Trump’s Budget: More Guns, Less Butter

Congress passed a bill authorizing a boost in both defense and domestic spending, but Trump wants to shift that balance much further toward defense spending along with deep cuts to social assistance programs, including Medicare and Medicaid. Yeah, I know — least surprising news ever.

The White House released a tax and spending plan Monday that would not eliminate the federal budget deficit after 10 years, its first public acknowledgment that large spending increases and the $1.5 trillion tax cut are putting severe pressure on the government’s debt…

The plan would continue to markedly increase military spending and set aside money for a wall along the U.S.-Mexico border. It seeks to authorize $4.4 trillion in spending for 2019, up 10 percent from the amount of money the government spent in 2017.

The plan also calls for major cuts to Medicare, Medicaid, food stamps and other social programs — reductions that conservatives have long sought.

But even with these reductions, which add up to more than $3 trillion in cuts over 10 years, the proposal would not bring the budget into balance because of the lost tax revenue and higher spending on other programs.

The White House projects a large gap between government spending and tax revenue over the next decade, adding at least $7 trillion to the debt over that time. In 2019 and 2020 alone, the government would add a combined $2 trillion in debt under Trump’s plan.

But gee, he was going to not only eliminate the deficit in 8 years, he was going to pay off the entire national debt in that time, which would require an annual surplus of $2.5 trillion. He said it would be easy to do. He said this several times on the campaign trail. No rational person could possibly have believed him, of course. I mocked him for it at the time because it was a promise so ludicrous that the only possible response was pointing and laughing. But he said it, over and over again. Now he’s doing the exact opposite.

And the notion that we need to spend more on defense is simply ridiculous. We already spend almost half of all the world’s expenditures on “defense” (read: bombing and invading other countries; it really should be called offense spending). What would it take to make these people feel safe? Home of the brave? How about home of the perpetually afraid and the easily manipulated? We almost instinctively get behind every war because we fall for the marketing campaign for them every time, and those marketing campaigns are always based on an irrational fear. Seriously, before 2003 were you kept up at night by the fear that Saddam Hussein could ever have done any harm to you or this country in your wildest imagination? Or Vietnam? Or Grenada? Or Panama? Yet we fall for it, every damn time.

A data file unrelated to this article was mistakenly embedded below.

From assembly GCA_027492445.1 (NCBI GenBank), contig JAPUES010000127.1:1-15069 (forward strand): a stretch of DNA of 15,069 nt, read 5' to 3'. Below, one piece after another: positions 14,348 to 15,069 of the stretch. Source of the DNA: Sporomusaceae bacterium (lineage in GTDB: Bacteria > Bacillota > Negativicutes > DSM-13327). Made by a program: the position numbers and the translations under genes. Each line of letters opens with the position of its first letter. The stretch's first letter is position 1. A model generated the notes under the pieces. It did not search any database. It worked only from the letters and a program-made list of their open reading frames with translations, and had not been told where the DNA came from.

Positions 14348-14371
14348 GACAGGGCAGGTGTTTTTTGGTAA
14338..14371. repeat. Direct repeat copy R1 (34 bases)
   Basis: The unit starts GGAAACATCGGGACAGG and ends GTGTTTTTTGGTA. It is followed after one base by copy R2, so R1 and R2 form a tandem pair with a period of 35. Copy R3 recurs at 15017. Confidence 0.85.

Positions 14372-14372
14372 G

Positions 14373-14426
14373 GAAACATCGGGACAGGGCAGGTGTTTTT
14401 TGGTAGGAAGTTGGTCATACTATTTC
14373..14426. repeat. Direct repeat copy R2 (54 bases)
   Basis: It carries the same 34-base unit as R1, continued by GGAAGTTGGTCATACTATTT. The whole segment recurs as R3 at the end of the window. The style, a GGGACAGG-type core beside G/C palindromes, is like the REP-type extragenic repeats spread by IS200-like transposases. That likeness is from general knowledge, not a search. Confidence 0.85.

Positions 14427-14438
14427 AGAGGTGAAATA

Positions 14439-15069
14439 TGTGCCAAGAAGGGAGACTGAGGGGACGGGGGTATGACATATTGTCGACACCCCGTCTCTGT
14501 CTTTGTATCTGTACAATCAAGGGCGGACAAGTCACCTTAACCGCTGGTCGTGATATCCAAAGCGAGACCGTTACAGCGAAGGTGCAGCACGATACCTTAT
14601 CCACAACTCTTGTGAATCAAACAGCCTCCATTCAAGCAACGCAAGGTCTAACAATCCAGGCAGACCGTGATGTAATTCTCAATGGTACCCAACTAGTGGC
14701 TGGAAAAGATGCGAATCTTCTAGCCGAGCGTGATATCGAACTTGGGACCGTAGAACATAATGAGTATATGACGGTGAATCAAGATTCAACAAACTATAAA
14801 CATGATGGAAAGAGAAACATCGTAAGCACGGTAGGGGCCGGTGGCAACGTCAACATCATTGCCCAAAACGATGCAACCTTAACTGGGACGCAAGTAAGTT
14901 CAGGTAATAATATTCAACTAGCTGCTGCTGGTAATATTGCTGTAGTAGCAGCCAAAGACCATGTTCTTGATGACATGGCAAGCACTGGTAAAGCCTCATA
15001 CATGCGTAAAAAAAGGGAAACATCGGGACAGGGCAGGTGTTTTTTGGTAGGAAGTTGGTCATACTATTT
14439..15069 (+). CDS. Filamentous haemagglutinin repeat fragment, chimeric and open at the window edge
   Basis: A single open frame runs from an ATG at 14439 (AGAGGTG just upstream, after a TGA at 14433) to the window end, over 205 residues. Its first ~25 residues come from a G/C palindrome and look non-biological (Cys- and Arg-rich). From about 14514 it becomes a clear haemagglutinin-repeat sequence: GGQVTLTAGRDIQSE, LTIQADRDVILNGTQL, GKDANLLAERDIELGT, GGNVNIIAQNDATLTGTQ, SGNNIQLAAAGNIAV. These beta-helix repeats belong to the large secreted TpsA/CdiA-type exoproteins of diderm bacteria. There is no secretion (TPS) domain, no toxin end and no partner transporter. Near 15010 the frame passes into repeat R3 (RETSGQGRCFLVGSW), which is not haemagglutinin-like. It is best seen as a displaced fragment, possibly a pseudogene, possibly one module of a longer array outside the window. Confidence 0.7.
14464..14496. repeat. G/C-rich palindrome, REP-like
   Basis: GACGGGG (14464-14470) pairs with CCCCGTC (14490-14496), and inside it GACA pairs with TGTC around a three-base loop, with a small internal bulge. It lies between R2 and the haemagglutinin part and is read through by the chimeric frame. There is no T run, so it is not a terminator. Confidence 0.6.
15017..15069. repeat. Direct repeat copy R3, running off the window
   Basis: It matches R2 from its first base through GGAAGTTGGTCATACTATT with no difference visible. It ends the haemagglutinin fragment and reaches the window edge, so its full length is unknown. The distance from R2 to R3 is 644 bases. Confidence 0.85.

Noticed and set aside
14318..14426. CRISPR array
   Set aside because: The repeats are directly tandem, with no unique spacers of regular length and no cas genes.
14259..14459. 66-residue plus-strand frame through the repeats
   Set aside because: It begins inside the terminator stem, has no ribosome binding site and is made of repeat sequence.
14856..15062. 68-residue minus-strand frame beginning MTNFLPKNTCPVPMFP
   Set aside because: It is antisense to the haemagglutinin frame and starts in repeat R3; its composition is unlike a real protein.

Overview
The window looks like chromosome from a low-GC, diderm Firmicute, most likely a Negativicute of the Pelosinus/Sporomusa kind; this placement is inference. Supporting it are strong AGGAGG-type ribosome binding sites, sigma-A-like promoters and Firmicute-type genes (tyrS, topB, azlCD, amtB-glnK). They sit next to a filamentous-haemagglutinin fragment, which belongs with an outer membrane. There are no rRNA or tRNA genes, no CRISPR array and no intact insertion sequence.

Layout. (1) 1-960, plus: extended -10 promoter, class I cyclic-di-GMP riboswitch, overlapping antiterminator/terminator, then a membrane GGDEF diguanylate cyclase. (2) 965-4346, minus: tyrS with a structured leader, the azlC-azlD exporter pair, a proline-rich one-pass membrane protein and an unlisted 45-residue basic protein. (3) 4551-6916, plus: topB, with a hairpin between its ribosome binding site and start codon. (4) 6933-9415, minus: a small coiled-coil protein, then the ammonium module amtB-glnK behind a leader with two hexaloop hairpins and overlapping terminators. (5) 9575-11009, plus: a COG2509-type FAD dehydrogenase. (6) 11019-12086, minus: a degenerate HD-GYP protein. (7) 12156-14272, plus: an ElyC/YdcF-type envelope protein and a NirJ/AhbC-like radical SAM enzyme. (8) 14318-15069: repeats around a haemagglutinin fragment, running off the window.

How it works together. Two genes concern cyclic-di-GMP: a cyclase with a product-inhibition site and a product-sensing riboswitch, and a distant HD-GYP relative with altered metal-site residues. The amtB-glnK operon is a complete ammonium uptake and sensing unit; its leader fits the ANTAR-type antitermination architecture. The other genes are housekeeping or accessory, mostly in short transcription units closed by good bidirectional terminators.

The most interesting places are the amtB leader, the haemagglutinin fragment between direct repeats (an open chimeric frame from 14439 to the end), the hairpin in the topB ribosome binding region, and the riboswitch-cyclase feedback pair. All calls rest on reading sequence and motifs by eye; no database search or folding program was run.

Trump loves military leaders and generals, perhaps he should listen to Dwight Eisenhower, one of the few five-star generals this country has ever had. On April 16, 1953, shortly after becoming president, he gave a speech to the American Society of Newspaper Editors in which he argued that we must decrease military spending in order to take care of our people instead. “Every gun that is made,” he said, “every warship launched, every rocket fired signifies, in the final sense, a theft from those who hunger and are not fed, those who are cold and are not clothed.”

He continued: “This world in arms is not spending money alone. It is spending the sweat of its laborers, the genius of its scientists, the hopes of its children. The cost of one modern heavy bomber is this: a modern brick school in more than 30 cities. It is two electric power plants, each serving a town of 60,000 population. It is two fine, fully equipped hospitals. It is some fifty miles of concrete pavement. We pay for a single fighter with a half-million bushels of wheat. We pay for a single destroyer with new homes that could have housed more than 8,000 people. . . . This is not a way of life at all, in any true sense. Under the cloud of threatening war, it is humanity hanging from a cross of iron.”

The cost of a single F-35 fighter jet ranges from $178 million to $337 million, depending on which version you look at (the versions for each branch of the military are different). One plane. And that doesn’t count the more than $400 billion it took to develop it or the costs of flying it, which are higher than for any other plane in history. Trump wants more guns; the country needs more butter.

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